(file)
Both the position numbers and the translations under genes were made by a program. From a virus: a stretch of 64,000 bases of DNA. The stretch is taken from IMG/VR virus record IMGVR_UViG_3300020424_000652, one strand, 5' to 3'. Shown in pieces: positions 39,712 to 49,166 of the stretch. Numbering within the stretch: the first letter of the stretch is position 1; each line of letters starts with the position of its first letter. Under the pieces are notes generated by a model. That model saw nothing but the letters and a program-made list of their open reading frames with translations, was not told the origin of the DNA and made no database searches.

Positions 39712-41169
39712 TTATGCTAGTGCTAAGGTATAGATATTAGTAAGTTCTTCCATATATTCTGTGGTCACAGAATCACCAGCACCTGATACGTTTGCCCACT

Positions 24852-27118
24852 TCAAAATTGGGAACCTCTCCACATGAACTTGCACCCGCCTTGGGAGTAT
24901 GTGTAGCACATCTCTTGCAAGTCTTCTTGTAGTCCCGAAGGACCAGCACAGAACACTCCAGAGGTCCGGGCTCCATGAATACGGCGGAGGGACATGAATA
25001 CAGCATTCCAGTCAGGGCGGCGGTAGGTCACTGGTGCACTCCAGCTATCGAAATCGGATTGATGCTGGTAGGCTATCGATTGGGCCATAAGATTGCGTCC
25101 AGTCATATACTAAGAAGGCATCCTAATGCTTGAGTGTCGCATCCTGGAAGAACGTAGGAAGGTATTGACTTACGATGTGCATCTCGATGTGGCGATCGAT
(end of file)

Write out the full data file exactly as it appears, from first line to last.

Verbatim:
Both the position numbers and the translations under genes were made by a program. From a virus: a stretch of 64,000 bases of DNA. The stretch is taken from IMG/VR virus record IMGVR_UViG_3300020424_000652, one strand, 5' to 3'. Shown in pieces: positions 39,712 to 49,166 of the stretch. Numbering within the stretch: the first letter of the stretch is position 1; each line of letters starts with the position of its first letter. Under the pieces are notes generated by a model. That model saw nothing but the letters and a program-made list of their open reading frames with translations, was not told the origin of the DNA and made no database searches.

Positions 39712-41169
39712 TTATGCTAGTGCTAAGGTATAGATATTAGTAAGTTCTTCCATATATTCTGTGGTCACAGAATCACCAGCACCTGATACGTTTGCCCACT

Positions 24852-27118
24852 TCAAAATTGGGAACCTCTCCACATGAACTTGCACCCGCCTTGGGAGTAT
24901 GTGTAGCACATCTCTTGCAAGTCTTCTTGTAGTCCCGAAGGACCAGCACAGAACACTCCAGAGGTCCGGGCTCCATGAATACGGCGGAGGGACATGAATA
25001 CAGCATTCCAGTCAGGGCGGCGGTAGGTCACTGGTGCACTCCAGCTATCGAAATCGGATTGATGCTGGTAGGCTATCGATTGGGCCATAAGATTGCGTCC
25101 AGTCATATACTAAGAAGGCATCCTAATGCTTGAGTGTCGCATCCTGGAAGAACGTAGGAAGGTATTGACTTACGATGTGCATCTCGATGTGGCGATCGAT